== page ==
• Structure: Fundrise investments are classified as either Equity or Debt. (For the purposes of this section, we classify “preferred equity” as debt because it functions similarly.) An equity investment represents an ownership interest in a property itself, meaning that as the property’s value increases so does the investor’s stake. A debt investment, meanwhile, represents a loan an investor has made to a party related to a property. Generally speaking it carries a fixed interest rate that’s paid by the borrower on a monthly basis. Debt does not represent an ownership interest, although it is sometimes secured by a lien against property owned by the borrower. Equity and debt can each offer its own advantages, with debt typically driving short-term cash flow, while equity is often better suited to power long-term growth. To learn about how each investment type has the potential to drive different kinds of returns, see our articles about dividends and appreciation.
  • Total Size: The total amount of money Fundrise has committed to invest in the property.
  • Status: “Active” or “Redeemed,” indicating whether the investment is still ongoing or has completed and paid off.

Property profile 3

Example screenshot from the asset page for Etraya at Falcon Pointe, available here.

Market Analysis

For many of our properties, in this section we include an analysis assessing the broader market in which the properties are located, to help readers understand our team’s overall strategy for pursuing investments in that part of that country.

These cities and regions include Los Angeles; Seattle; Denver; the National Capital Region, which contains Washington, D.C. and its suburbs; and The Sunbelt, a band across the Southern expanse of the United States, containing cities such as Atlanta, Phoenix, Dallas, and Houston. Each market analysis has sections covering “Why we invest here,” “Investment strategies,” and the option to view all Fundrise projects that fall within that market’s borders.

Property profile 4

Example screenshot from the asset page for Etraya at Falcon Pointe, available here.

Capital Stack

The capital stack represents all types and sources of capital invested in the given real estate asset, and it illustrates the relationship between each category, including the hierarchical relationship between the equity and the debt. The lower on the stack, the lower the risk to that capital invested, and vice versa. Generally, lower risk translates to a lower return. As you move up the stack, the risk and potential returns increase accordingly. This relationship can also be described as seniority. Learn more here.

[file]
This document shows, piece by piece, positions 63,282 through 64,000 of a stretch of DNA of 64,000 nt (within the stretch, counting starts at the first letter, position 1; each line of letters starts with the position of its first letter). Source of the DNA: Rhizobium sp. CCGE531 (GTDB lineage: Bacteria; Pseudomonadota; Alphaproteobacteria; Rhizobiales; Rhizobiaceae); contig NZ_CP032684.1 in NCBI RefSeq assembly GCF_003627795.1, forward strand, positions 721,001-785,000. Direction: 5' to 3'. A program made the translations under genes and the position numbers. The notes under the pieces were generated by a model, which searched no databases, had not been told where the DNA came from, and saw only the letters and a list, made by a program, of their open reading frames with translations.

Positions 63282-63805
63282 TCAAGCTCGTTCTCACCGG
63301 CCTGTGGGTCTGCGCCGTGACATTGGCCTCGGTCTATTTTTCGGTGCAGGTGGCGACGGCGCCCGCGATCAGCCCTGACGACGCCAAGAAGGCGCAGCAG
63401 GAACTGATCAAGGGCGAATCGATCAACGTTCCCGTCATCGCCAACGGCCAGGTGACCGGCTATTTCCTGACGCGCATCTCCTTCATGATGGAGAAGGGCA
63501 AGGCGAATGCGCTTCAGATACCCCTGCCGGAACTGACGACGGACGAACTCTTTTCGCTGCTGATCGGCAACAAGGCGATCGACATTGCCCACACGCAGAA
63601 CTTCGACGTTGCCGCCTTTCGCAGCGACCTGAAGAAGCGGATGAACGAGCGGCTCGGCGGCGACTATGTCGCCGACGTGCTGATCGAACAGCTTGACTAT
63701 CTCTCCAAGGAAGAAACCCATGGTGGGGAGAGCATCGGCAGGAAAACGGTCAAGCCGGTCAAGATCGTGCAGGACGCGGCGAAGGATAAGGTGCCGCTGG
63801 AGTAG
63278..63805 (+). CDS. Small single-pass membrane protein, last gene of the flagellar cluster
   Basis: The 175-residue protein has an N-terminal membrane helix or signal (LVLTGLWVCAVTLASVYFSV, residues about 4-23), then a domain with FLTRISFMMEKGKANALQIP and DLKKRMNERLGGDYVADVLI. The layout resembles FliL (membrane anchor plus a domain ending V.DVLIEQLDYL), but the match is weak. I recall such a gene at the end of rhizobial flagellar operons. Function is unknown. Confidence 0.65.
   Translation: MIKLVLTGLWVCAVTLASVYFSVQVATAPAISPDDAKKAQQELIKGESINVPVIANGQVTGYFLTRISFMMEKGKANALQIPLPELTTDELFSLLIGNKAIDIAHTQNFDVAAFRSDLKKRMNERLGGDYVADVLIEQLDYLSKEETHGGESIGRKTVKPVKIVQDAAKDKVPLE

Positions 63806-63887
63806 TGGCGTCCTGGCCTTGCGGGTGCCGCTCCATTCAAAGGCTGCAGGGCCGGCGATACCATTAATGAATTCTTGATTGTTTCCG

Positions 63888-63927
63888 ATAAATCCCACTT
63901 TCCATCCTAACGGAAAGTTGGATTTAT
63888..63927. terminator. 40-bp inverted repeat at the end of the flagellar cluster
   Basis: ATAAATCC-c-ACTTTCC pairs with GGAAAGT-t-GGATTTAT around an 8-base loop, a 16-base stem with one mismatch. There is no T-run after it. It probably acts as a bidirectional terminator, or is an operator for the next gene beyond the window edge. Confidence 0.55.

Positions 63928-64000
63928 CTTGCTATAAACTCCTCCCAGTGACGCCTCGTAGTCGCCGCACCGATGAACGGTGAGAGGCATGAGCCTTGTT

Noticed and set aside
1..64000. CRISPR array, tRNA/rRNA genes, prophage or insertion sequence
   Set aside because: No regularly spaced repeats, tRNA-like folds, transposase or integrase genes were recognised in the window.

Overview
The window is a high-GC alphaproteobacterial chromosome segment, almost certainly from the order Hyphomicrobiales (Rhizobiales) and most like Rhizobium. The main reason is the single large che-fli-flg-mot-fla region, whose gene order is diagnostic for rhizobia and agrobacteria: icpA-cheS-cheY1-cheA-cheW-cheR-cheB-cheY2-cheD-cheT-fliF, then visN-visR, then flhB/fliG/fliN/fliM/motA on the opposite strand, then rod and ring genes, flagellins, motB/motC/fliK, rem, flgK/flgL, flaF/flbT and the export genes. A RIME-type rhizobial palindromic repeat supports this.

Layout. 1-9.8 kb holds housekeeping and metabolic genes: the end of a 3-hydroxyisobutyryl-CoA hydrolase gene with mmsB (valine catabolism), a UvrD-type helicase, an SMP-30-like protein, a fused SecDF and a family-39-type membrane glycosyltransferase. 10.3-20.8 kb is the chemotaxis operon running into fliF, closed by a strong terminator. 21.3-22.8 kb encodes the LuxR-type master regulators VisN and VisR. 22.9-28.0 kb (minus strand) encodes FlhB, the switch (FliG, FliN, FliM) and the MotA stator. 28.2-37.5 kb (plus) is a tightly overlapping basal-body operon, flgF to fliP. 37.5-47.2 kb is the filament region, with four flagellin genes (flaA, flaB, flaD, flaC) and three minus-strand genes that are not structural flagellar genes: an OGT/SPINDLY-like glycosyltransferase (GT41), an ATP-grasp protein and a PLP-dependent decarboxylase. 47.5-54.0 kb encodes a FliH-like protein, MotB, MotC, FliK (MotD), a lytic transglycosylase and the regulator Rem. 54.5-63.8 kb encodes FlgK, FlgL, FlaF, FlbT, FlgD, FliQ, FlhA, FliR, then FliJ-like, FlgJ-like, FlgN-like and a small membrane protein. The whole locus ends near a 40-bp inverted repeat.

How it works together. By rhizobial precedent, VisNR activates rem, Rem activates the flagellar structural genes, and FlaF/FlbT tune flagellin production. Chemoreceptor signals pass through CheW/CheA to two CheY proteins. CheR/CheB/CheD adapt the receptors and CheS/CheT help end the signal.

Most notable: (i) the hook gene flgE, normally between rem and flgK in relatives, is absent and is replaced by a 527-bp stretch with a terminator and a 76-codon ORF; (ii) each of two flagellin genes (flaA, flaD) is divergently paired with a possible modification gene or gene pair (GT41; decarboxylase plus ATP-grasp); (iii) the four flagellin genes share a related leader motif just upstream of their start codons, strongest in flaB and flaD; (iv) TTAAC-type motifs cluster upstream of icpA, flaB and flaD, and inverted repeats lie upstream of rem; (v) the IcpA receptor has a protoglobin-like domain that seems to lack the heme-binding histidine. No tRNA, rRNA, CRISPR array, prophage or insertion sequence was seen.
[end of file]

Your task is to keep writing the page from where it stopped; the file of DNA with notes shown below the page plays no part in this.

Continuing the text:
As part of every property’s profile on our platform, we provide an overview of that deal’s capital stack, with details on Fundrise’s position in relation to other capital sources, the amount each source has invested, and the % of the total deal that that amount represents.

Property profile 5

Example screenshot from the asset page for Etraya at Falcon Pointe, available here.

Project timeline

The project timeline is a unique element of our property profiles, representing one of the most powerful ways we provide transparency into our investment strategies and our properties’ progress. The project timelines for our properties are where you can find chronologically organized asset updates — detailed articles with illustrative imagery — describing the projects’ ongoing development and key milestones.

Let’s look at two examples from the timeline of a property that has fully completed its investment term on our platform: this 31-unit apartment development in Koreatown, Los Angeles. This project’s first update, from June 2018, showcases our reasoning and analysis that drove our original acquisition of the property. Acquisition updates are a great place to read about the strategic thinking employed by Fundrise’s team of real estate experts as we assess each project’s quality and vet its potential. Also, in the case of completed projects like this one — which successfully paid back in about a year — you can often read an exit update, a short recap of how the investment proceeded and ultimately realized its return (9% in this case).

Thanks to these project timelines and the asset updates they contain, Fundrise investors are able to follow along with the acquisition, development, and eventual completion of the individual real estate assets that together power their overall portfolios.

Property profile 6

Example screenshot from the asset page for Etraya at Falcon Pointe, available here.

A deeper view into your portfolio

One of the ways that Fundrise has transformed real estate investing has been through our tireless work to provide deep transparency into every project in our investors’ portfolios. Where traditional real estate funds bundle up their properties into opaque funds — making it difficult, if not impossible, for investors to follow the factors that contribute to their investment’s bottom line — we believe in giving our investors deep insights into every property powering their portfolios. Using detailed visuals, information about location, timeline-based updates, and more, we’re dedicated to building the best real estate investment platform possible. Investors with active portfolios can expect for these updates to be delivered to them directly in their investor dashboards, shared via email or notifications directly on their phone, for users of our app.

Not yet a Fundrise investor? If you’re interested in opening your own account filled with properties supported with detailed updates like these, you can get started here.